Readings 20141226

The following reflection is courtesy of Don Schwager (c) 2014, whose website is located at

What is the connection between Bethlehem and Calvary – the birth of our Savior Jesus Christ and his passion and death on a cross? The very reason the Son of God took on flesh and became a man for our sake was to redeem us from slavery to sin and death and to give us new life as the adopted children of God. The way to glory in the kingdom of God is through the cross. If we want to share in Jesus’ glory, then we, too, must take up our cross each day and follow in his footsteps.
Jesus never hesitated to tell his disciples what they might expect if they followed him. Here Jesus says to his disciples: This is my task for you at its grimmest and worst; do you accept it? This is not the world’s way of offering a job. After the defeat at Dunkirk during World War II, Churchill offered his country “blood, toil, sweat, and tears.” Suffering for the name of Christ is not the message we prefer to hear when the Lord commissions us in his service. Nonetheless, our privilege is to follow in the footsteps of the Master who laid down his life for us. The Lord gives us sufficient grace to follow him and to bear our cross with courage and hope. Do you know the joy and victory of the cross of Jesus Christ?

“Lord Jesus, your coming in the flesh to ransom us from slavery to sin gives us cause for great rejoicing even in the midst of trials and pain. Help me to patiently and joyfully accept the hardships, adversities, and persecution which come my way in serving you. Strengthen my faith and give me courage that I may not shrink back from doing your will”.

The following reflection is courtesy of (c) 2014. Their website is located at

“You will be brought to trial before rulers and kings, to give witness before them.” —Matthew 10:18
Christmas is a special opportunity to witness for Jesus. Because St. Stephen was the first witness to give up His life for Jesus the faithful Witness (Rv 1:5), it is appropriate that he is the first of the Christmas saints. Witnessing is not just saying good things about Jesus. Witnessing is communicating a personal experience of Jesus. St. Stephen was a witness not just because he spoke about Jesus, but because he saw Jesus at the Father’s right hand and proclaimed this to the crowd (see Acts 7:56). Witnesses for Jesus share not just what they have received from other human beings in conversation or instruction. Rather, their witness is based on their personal experience of revelation from Christ (Gal 1:12).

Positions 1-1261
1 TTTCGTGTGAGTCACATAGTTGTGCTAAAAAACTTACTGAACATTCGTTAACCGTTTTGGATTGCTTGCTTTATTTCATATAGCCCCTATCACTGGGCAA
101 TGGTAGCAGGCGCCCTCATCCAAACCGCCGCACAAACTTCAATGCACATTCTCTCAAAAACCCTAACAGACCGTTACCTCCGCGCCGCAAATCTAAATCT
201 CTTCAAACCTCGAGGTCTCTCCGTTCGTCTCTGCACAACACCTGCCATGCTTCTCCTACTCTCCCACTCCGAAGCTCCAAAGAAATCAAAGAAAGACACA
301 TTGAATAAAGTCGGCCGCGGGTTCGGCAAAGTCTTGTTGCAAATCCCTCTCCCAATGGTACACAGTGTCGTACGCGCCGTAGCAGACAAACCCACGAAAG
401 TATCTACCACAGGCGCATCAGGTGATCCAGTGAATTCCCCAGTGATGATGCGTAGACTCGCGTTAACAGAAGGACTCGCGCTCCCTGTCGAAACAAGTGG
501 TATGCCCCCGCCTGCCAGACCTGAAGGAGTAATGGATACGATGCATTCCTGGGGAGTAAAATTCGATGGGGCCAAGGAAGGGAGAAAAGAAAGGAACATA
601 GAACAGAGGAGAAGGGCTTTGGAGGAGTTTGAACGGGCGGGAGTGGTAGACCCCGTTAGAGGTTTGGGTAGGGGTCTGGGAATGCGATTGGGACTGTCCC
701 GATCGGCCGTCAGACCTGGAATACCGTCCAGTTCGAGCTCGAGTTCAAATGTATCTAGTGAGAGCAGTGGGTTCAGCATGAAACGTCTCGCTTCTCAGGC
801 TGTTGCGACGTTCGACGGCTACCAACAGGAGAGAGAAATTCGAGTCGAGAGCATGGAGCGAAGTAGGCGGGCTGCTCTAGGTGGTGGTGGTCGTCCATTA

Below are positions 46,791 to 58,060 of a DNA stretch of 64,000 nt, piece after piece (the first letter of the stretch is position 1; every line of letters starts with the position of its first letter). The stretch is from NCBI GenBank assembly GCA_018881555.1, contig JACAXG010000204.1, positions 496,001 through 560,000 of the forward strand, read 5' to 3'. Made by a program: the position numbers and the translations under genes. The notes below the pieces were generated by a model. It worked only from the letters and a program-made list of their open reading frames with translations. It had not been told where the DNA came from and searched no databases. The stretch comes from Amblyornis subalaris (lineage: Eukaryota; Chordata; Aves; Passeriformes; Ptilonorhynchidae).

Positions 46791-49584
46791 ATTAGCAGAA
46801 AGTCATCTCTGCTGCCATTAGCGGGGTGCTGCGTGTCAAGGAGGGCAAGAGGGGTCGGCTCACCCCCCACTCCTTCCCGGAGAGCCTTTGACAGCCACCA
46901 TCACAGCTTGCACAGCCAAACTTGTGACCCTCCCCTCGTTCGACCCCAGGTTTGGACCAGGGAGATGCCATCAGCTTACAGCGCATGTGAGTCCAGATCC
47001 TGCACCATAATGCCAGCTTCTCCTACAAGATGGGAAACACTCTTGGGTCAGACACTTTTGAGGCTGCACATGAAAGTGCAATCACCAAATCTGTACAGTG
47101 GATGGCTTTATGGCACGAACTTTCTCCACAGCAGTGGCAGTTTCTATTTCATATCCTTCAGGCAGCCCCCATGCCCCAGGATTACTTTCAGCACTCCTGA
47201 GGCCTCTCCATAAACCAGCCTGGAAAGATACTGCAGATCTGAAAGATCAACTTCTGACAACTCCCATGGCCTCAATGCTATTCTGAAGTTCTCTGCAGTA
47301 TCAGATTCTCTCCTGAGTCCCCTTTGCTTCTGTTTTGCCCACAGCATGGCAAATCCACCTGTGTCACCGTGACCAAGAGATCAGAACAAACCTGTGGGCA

Moreover, witnessing is not just communicating a personal experience of Jesus. Witnessing is in the context of a trial. This may not be a legal trial but any situation where people have decided to cross-examine Jesus again and to pronounce judgment on His followers. These courts are set up at work, in politics, social events, entertainment, mass media, and even church. When we proclaim our personal experience of Jesus in a legal court or in a “kangaroo court,” we are witnesses for Jesus in the true sense of the word. Then the Holy Spirit will put words in our mouths (Mt 10:20). We will be persecuted and possibly even martyred. Then Sauls will become Pauls, and Christmas will be truly the celebration of Jesus’ birth.

Prayer: Father, may my simple, persistent witness shake the social fabric in which I’m involved. Promise: “As Stephen was being stoned he could be heard praying, ‘Lord Jesus, receive my spirit.’ ” —Acts 7:59 Praise: St. Stephen witnessed to a young unbeliever about the lordship of Jesus, the resurrection, and forgiveness of enemies (see Acts 7:56, 59, 60). This unbeliever, Saul, was eventually converted and personally led many thousands of people to Jesus.
Rescript: In accord with the Code of Canon Law, I hereby grant my permission to publish One Bread, One Body covering the period from December 1, 2014 through January 31, 2015.
†Most Reverend Joseph R. Binzer, Auxiliary Bishop, Vicar General of the Archdiocese of Cincinnati, June 30, 2014.
The rescript is a declaration that a book or pamphlet is considered to be free of doctrinal or moral error. It is not implied that those who have granted ecclesial permission agree with the contents, opinions, or statements